Work organizations can lose their fitness and become sick, just as people can. Just like people, they may become both physically and behaviourally sick; physically sick when plant and equipment breaks down or the money runs out; behaviourally sick when the resources are badly managed or the staff become alienated. Gerry Randell and John Toplis' Towards Organizational Fitness addresses two main issues: firstly, how to investigate and manage problems involving people at work - a task analogous to that of a medical doctor working with a sick patient; secondly, how to assess and develop the capability and fitness of an organization - like a medical doctor who wishes to improve a patient's health. The message of this book is clear, that organizations should not proceed to change any of their policies, procedures, processes or practices until a systematic thorough diagnosis of the root cause underpinning the need to change has taken place. The process of diagnosis that leads to a technically sound, administratively convenient, politically defensible and socially acceptable decision to change an organization in some way is fraught with difficulty. Towards Organizational Fitness provides managers with a conceptual and practical path through this complex and difficult arena.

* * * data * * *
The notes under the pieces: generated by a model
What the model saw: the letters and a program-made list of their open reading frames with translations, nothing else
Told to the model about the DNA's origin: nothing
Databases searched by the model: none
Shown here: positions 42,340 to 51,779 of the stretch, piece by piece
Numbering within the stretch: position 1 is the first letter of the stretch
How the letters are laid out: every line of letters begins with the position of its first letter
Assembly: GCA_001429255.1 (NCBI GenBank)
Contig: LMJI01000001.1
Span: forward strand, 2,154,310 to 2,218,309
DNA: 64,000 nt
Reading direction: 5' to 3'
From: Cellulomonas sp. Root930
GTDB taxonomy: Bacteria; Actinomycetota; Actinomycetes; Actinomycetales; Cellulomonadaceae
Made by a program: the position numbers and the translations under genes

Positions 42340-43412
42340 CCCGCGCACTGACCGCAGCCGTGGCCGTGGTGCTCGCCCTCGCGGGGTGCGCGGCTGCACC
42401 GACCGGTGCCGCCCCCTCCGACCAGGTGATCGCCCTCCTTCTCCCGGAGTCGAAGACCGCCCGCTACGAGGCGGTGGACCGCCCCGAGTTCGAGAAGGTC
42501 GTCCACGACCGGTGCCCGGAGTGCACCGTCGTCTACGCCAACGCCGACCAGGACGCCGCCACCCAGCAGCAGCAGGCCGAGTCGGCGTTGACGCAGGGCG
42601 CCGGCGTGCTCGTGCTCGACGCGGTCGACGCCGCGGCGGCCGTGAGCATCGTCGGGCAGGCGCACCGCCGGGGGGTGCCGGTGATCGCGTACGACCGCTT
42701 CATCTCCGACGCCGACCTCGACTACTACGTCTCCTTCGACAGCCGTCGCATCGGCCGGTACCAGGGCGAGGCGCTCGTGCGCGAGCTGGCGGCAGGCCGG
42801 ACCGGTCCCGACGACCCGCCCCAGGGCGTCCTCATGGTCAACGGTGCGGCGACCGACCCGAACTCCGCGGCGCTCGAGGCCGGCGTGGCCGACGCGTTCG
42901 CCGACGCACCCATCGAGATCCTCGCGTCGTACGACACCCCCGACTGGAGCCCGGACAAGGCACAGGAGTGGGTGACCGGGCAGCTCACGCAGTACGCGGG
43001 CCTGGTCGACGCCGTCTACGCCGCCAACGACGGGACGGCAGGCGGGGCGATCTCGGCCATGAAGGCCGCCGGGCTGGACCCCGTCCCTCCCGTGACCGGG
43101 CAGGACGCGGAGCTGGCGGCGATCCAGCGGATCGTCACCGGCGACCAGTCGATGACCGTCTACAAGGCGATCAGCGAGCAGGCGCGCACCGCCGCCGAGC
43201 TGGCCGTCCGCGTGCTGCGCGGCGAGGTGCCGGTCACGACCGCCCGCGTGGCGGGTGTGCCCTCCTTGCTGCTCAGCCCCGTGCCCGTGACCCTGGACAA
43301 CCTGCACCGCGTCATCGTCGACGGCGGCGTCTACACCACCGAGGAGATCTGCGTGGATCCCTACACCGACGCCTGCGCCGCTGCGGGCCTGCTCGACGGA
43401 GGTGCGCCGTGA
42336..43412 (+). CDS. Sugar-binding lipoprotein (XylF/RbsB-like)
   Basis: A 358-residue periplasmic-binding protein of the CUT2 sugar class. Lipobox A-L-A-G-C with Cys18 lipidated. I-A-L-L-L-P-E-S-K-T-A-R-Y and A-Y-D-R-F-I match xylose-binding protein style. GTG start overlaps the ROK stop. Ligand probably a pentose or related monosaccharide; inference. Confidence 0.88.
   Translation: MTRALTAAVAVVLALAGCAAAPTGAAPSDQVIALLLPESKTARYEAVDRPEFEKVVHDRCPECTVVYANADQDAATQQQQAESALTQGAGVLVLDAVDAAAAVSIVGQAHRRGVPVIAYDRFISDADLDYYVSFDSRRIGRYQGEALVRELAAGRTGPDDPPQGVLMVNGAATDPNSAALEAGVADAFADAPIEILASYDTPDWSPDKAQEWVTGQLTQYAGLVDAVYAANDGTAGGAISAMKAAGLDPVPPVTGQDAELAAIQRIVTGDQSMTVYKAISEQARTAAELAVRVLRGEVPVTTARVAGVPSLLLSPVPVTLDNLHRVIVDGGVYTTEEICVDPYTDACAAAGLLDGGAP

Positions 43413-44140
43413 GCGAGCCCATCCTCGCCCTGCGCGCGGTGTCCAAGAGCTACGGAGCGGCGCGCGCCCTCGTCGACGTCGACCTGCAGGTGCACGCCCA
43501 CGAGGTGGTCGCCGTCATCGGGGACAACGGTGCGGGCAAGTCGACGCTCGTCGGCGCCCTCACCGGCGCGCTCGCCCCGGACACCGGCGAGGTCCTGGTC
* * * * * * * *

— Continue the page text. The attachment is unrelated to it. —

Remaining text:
’Randell and Toplis are two occupational psychologists at the top of their game with a wealth of insight and stories between them. This book shares their distinct take on change in a practical and very readable way. It is not only a master class challenging the how and why of organisational change, but also offers a unique historical journey into some of the key evolutions in management theories. Through its problem based approach it masterfully outlines and questions our approaches to change in compelling ways. It considers how to find the evidence to better diagnose the real issues that organisations often miss. The final chapters in particular distil two of the hottest issues within fit organisations - leadership and communication. It is a book that will provide an invaluable resource with stories galore to make you reflect and think of change.’ Prof. Rosalind Searle, Director Centre for Trust and Ethical Behaviour, Coventry University, UK ’Five seagoing and shore Commands in the Royal Navy, plus being Chairman of Trustees of the Fleet Air Arm Museum, equipped me with a wealth of experience in leadership and management, but I wish that this superbly practical book on organizational fitness had been available when subsequently I was the Chief Executive of the national charity, Sue Ryder Care, during what was a particularly challenging five year period in its history.’ Rear Admiral Iain Henderson, former Chief Executive of Sue Ryder Care ’A healthy organisation is a lot like a well-tuned human body, say two of the UK’s most celebrated thinkers on the topic. Though the analogy is a little over-deployed, Towards Organizational Fitness does feel like a world-leading medical manual for ailing businesses. Randell and Toplis deliberately avoided writing a textbook, and this accessible text covers diagnosing, understanding and fixing organisational flaws in an intelligent, informed manner. You sense it will become a classic in its field, even if it is notab